C21 in May 1972, showing the added tape monitoring selector panel on the left and pre-transmission-test unit on the right.

Photos of the BBC provided with permission from BBC engineer Roger Wilmut to the Museum of Magntic Sound Recording

Green Con, the announcer's side, May 1972: the announcer is Arthur Adair.

Photos of the BBC provided with permission from BBC engineer Roger Wilmut to the Museum of Magntic Sound Recording

S7 in 1991 (at least I think it is - you can just read the telephone number on the original scan). The coloured faders on the right would be for the phone-in setup, as is the BBC computer just visible on the right-hand edge of the picture. I suppose this desk was replaced by a later model?: note no limiter panel, and the mini-jackfield on the right (these gave so much trouble they were all replaced). The panel above that with the two small meters contains a couple of voiceover units.

Stuart Pinfol - d S7 is now the home of Africa Have Your Say, Fast Track (African sport), and phone-ins in French, Swahili, Dari and Pashto (for Afghanistan), Burmese and Somali.
It's one of the few studios in Bush House to have Phonebox installed, hence the high number of phone-in programmes coming from the studio.
The desk is a Calrec and is similar to this one in C33 which broadcasts Focus On Africa and Network Africa and, pre-Egton House move, BBC Xtra in Arabic:

Photos of the BBC provided with permission from BBC engineer Roger Wilmut to the Museum of Magntic Sound Recording

The more recent Green Con desk, taken in the late 1980s.. Both the SM and announcer's desks were identical, and eventually there were periods when the announcer ran the network by themselves. In the end, of course, the network became entirely announcer-operated with the advent of NUMISYS, Bush's first computerised playout system (christened 'Nasty Unreliable Machine Invariably Spoils Your Schedule').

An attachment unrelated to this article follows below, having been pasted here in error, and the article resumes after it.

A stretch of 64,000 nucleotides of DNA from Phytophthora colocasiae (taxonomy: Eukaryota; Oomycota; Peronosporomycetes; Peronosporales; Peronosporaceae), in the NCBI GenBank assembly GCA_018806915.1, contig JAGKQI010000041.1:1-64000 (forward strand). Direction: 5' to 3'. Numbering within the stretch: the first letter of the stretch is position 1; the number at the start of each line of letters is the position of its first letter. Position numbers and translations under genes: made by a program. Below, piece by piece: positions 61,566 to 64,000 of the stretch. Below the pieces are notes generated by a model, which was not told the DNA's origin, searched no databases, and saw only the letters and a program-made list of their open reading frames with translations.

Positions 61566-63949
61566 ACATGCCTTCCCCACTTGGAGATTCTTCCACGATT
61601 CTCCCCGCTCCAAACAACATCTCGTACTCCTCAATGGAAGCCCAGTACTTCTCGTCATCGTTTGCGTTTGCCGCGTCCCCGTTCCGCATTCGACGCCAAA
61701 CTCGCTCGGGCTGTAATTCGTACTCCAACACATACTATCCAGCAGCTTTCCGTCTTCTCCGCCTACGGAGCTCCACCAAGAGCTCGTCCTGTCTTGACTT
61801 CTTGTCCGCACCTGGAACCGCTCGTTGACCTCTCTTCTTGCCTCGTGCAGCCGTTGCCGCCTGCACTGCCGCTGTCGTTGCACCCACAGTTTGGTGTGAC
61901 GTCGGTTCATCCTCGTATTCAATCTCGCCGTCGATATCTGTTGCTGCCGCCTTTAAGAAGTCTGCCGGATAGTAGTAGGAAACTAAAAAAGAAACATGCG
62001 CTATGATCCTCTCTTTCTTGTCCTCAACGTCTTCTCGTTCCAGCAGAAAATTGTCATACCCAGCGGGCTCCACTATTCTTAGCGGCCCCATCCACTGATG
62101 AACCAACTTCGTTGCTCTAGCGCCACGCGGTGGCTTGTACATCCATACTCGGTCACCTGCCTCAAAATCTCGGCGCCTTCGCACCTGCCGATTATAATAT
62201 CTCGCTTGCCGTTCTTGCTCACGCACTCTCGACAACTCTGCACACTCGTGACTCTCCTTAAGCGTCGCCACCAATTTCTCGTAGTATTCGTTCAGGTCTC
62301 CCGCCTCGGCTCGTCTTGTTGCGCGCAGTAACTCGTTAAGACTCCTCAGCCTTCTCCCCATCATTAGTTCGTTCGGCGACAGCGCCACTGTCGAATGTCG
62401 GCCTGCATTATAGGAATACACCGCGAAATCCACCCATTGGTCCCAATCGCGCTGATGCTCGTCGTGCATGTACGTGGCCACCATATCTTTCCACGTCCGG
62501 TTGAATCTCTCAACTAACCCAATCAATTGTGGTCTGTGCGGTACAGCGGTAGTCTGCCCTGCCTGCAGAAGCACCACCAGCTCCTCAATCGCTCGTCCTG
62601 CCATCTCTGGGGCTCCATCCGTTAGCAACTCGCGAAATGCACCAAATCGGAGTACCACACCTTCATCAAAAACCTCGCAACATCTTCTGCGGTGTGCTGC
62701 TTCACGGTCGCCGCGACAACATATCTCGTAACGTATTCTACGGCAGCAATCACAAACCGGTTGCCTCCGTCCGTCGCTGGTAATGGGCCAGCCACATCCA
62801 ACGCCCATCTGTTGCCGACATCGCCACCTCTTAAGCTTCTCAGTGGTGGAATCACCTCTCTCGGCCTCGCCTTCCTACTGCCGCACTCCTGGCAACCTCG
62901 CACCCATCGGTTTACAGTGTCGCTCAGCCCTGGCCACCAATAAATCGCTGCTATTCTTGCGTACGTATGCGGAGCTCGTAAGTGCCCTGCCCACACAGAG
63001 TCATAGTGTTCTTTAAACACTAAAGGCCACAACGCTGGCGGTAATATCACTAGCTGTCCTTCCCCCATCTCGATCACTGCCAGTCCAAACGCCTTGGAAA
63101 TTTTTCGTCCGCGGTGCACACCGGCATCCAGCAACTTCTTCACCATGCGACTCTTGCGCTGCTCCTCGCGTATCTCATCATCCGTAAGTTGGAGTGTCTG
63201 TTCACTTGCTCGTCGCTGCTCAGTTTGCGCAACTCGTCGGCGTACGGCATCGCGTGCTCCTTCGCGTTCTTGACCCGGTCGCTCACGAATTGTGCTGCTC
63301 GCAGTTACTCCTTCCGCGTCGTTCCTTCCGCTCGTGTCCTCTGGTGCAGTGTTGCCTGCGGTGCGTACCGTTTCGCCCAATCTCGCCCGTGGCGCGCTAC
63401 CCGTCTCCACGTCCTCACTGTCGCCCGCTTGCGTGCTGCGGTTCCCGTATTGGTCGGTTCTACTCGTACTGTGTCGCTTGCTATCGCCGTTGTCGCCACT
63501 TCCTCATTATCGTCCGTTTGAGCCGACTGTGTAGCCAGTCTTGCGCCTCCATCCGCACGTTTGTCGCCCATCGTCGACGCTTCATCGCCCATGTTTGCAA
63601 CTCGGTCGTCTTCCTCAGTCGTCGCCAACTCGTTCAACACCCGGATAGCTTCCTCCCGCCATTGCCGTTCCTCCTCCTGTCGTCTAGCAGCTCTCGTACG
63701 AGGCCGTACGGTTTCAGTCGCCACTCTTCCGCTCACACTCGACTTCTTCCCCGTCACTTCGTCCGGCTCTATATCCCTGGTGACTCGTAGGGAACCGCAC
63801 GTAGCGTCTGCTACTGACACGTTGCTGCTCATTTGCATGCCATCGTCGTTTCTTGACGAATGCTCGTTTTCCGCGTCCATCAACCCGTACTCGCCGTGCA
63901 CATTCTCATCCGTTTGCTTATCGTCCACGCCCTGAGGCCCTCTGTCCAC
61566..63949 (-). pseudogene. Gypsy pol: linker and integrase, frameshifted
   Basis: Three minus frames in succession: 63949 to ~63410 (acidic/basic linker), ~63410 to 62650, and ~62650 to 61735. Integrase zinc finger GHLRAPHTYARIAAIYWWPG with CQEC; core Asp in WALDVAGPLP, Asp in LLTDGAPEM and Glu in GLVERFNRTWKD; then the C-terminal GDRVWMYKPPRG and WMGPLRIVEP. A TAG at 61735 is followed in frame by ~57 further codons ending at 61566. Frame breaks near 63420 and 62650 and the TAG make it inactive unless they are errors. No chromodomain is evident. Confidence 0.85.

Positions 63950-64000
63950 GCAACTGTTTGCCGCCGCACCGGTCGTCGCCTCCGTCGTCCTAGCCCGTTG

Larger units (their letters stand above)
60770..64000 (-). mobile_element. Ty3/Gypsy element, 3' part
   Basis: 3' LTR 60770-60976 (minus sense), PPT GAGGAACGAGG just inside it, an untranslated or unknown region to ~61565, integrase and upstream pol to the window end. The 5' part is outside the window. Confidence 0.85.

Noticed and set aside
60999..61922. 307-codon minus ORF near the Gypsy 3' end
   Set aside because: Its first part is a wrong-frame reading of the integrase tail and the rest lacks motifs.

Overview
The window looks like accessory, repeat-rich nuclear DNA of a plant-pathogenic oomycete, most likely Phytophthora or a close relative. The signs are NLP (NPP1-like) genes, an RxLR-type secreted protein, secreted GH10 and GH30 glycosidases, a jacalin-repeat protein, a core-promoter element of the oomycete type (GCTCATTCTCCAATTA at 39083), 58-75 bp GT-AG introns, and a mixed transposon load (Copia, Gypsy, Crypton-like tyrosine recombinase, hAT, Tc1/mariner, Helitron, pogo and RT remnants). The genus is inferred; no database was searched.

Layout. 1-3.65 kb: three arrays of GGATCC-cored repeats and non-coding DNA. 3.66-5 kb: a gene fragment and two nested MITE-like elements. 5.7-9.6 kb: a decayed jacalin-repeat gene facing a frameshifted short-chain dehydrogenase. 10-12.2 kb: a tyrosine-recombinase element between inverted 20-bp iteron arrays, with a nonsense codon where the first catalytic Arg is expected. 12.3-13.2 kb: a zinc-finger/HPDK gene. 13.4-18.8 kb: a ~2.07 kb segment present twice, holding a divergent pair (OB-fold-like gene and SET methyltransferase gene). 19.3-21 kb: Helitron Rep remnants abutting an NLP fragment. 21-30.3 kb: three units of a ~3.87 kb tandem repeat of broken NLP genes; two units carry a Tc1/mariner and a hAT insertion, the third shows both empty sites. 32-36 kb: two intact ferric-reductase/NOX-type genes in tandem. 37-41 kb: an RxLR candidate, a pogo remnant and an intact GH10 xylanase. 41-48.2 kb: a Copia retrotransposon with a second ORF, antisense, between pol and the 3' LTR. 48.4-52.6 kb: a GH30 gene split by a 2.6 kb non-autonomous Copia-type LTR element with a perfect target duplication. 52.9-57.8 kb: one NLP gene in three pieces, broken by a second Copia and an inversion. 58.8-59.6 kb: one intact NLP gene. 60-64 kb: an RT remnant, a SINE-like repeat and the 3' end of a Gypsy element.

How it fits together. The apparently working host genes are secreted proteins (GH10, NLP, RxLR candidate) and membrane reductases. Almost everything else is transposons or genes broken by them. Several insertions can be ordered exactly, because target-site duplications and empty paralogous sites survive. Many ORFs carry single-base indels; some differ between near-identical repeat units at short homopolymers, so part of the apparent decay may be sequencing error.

John Howard
Ahh the delights of dabbling in early networked audio playout. I remember we had all sorts of trouble early on because the channel microswitches were pressed into use to start and stop playout from Numisys. Trouble was they needed debouncing for the digital world, I think some NE555s were quickly pressed into service. The first version of software wouldn't let you re-cue a 'played' piece of audio easily. Caused all sorts of trouble.

Photos of the BBC provided with permission from BBC engineer Roger Wilmut to the Museum of Magntic Sound Recording

Euan Semple at the ill-fated Tweed Audio Continuity desk - we only had two and then the company went bust. Photo taken some time in the late 1980s

 

Photos of the BBC provided with permission from BBC engineer Roger Wilmut to the Museum of Magntic Sound Recording

The then recently decommissioned old Control Room in 1991

Photos of the BBC provided with permission from BBC engineer Roger Wilmut to the Museum of Magntic Sound Recording

Doug Ricketts in the then brand new Control Room: taken in 1991

 

Photos of the BBC provided with permission from BBC engineer Roger Wilmut to the Museum of Magntic Sound Recording

C21 in 2004, just pre-RadioMan. An interesting comparison with the two earlier photos.

Photos of the BBC provided with permission from BBC engineer Roger Wilmut to the Museum of Magntic Sound Recording

S8, 28-10-00

Photos of the BBC provided with permission from BBC engineer Roger Wilmut to the Museum of Magntic Sound Recording

S6 studio 28-10-00

 

 

 

Photos of the BBC provided with permission from BBC engineer Roger Wilmut to the Museum of Magntic Sound Recording

In the spring of 1991 the engineers had moved to a new Control Room, and for a couple of months SMs were decanted to the old Control Room while the second floor offices were refurbished. (I didn't like going to work on the 6th floor: I almost expected to find George Petty, my old TOM, there). Dave Godwin took this picture of me - at that time I was doing DOM reliefs.